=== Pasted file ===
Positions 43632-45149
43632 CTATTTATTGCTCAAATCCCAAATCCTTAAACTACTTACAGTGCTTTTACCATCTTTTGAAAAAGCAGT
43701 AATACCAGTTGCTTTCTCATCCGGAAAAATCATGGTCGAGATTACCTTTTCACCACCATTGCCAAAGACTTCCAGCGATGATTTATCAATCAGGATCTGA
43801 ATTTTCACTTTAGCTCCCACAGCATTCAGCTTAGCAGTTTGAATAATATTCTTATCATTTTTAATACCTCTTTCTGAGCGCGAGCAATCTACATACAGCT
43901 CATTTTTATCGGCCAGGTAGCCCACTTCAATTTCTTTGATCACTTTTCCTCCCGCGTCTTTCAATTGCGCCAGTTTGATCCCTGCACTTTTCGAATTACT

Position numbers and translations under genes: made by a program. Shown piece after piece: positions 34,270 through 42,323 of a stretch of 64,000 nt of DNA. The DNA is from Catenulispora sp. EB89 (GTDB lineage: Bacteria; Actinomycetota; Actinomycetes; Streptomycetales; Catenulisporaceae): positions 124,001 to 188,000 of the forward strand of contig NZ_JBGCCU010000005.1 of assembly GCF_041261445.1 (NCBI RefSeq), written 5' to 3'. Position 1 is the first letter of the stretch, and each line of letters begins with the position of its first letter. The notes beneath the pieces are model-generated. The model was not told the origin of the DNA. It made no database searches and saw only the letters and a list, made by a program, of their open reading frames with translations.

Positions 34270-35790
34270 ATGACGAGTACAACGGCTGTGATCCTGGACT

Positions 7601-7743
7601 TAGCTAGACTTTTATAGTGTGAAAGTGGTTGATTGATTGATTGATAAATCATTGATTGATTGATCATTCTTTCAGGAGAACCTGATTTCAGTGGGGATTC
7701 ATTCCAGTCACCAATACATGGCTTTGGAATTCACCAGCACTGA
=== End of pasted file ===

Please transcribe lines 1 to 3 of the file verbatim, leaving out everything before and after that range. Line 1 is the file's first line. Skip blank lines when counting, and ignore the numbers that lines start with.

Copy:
Positions 43632-45149
43632 CTATTTATTGCTCAAATCCCAAATCCTTAAACTACTTACAGTGCTTTTACCATCTTTTGAAAAAGCAGT
43701 AATACCAGTTGCTTTCTCATCCGGAAAAATCATGGTCGAGATTACCTTTTCACCACCATTGCCAAAGACTTCCAGCGATGATTTATCAATCAGGATCTGA